Jodie Foster’s best directed film to date, Money Monster, tackles Wall Street and the media with an entertaining and nail-biting spin.
Both Wall Street and the press are subjects that have been covered often throughout the history of cinema.
But, in Jodie Foster’s latest film, these two worlds meet as financial television host Lee Gates (George Clooney) is taken hostage by an irritated investor (Jack O’Connell) who lost everything in the stock market.
You’d have thought that we’d be bored of films about corrupt bankers and the stock exchange by now, but Foster’s film actually feels rather refreshing.
That’s because Money Monster is a tense thriller, an entertaining drama, and a smart satire on the media – all at the same time.
Poor Foster must have had a hard job managing this melange but, thankfully, it’s magnificent when it could have easily been a mishmash.
There are twists and turns left, right and centre that keep you on the edge of your seat, while the politics being discussed on screen about the media and Wall Street will engage your brain.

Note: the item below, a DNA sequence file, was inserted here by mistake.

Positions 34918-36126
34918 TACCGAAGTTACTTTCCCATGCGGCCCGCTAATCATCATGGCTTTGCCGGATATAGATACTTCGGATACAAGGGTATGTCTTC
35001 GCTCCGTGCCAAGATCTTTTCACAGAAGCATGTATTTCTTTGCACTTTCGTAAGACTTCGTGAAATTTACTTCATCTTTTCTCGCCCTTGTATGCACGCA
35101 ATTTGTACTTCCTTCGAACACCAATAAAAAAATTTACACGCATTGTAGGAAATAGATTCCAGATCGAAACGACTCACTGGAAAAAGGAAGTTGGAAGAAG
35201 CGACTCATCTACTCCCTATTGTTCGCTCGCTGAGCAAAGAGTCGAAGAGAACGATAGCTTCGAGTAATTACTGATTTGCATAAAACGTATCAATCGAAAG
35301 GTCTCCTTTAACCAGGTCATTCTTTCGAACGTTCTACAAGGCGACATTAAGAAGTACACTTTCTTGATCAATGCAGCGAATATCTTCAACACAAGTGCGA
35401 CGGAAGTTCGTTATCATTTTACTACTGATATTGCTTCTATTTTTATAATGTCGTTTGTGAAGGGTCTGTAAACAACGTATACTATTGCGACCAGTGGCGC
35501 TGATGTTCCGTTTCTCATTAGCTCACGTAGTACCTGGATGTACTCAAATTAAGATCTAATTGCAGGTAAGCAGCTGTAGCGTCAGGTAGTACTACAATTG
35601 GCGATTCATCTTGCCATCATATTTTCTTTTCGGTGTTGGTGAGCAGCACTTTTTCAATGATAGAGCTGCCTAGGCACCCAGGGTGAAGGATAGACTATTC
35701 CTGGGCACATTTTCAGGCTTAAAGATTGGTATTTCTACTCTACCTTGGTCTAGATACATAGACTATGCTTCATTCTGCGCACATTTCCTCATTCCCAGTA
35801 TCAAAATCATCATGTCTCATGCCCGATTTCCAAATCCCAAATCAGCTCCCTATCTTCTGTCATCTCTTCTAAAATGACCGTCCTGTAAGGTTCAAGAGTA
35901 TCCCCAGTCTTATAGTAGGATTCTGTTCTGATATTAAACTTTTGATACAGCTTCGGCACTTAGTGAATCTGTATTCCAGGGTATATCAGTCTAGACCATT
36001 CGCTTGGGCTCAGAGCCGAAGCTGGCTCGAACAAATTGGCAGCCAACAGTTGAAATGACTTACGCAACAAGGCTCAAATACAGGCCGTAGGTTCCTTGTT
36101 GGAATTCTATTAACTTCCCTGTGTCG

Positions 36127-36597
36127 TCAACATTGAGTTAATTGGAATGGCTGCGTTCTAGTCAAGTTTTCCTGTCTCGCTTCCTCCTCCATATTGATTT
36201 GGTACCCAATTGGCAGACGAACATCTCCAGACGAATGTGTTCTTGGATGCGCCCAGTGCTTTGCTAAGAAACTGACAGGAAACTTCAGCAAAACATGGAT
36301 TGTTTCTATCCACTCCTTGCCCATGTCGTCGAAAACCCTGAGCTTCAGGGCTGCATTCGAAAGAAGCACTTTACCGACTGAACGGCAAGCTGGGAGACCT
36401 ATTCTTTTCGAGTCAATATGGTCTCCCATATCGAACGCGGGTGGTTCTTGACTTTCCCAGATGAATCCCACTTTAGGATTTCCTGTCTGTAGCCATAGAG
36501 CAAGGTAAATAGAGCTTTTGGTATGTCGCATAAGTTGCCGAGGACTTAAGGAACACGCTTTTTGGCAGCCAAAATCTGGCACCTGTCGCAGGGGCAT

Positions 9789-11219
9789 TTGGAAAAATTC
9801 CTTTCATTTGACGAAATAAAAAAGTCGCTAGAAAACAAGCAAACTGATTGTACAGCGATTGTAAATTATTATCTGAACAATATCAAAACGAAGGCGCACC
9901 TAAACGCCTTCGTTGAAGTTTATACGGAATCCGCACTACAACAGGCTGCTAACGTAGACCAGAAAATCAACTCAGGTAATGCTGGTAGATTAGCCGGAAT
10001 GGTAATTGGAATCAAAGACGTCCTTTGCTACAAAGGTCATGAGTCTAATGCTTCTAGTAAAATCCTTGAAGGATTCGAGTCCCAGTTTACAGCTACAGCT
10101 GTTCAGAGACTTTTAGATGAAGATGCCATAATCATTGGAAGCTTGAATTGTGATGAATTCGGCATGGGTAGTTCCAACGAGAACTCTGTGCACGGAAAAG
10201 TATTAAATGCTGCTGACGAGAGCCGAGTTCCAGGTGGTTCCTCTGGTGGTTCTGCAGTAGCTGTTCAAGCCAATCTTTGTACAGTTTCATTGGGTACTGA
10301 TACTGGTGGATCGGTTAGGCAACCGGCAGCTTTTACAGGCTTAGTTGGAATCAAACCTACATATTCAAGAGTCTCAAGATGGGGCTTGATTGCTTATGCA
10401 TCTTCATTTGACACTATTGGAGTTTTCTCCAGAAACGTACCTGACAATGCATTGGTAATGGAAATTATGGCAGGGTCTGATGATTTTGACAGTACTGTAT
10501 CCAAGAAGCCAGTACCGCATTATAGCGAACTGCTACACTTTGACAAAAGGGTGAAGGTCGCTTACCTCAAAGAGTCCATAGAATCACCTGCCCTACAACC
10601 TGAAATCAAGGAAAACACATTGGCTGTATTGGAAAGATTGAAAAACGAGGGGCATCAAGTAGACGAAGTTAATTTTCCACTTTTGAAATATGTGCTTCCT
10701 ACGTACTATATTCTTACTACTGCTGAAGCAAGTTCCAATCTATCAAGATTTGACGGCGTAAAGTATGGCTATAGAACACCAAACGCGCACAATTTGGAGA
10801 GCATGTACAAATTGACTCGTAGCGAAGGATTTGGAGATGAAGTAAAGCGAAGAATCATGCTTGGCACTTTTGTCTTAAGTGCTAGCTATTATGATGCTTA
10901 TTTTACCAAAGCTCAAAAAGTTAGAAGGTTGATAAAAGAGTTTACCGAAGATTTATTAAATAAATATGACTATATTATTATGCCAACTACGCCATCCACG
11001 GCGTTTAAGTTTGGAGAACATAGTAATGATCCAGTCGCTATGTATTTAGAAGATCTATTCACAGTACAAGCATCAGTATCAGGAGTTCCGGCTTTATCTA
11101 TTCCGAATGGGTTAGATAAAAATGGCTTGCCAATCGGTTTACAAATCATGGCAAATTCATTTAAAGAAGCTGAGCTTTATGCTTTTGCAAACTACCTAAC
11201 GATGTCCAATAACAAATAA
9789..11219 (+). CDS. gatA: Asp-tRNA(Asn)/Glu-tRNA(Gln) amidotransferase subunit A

Furthermore, considering that poor Clooney has to spend the majority of the film wearing a bomb vest with a gun pointed at his head, it’s certainly funnier than you would have first thought.
This is thanks not only to a witty script, with clever satirical leanings, but to a great cast who bounce off each other throughout the film.
To be fair, Clooney is always watchable – yes, even in Batman and Robin – and his effortless charming on-screen presence means that we fully believe him as the captivating television host Gates.
Clooney’s Gates appears at first to be quite the arsehole but, as the film develops, he proves himself to be a more complex character, keeping the audience interested.
Also, the dynamics between Clooney’s host Gates and the ever wonderful Julia Roberts’ director Paddy develop neatly, and their relationship certainly intrigues.
Surprisingly, however, the star of the show is the young Jack O’Connell, a British rising star who is certainly making a name for himself in Hollywood.
O’Connell gives a rather intense and shouty performance as gunman Kyle, which may be off-putting to some and he often doesn’t attract much sympathy from the audience.
However, Kyle’s characterisation and O’Connell’s performance is actually spot on and highly effective.
You can see that Kyle’s father-to-be is certainly in a lot of agony and pain, and O’Connell ensures that he gives his character gravitas.
Although Money Monster is surprisingly refreshing it still does not exactly have anything new to say. That is its flaw.
Its messages on corruption, greed and money are not new and it does lack depth. Still though, it is the most entertaining thriller I’ve seen in a long while.
Words by Emily Murray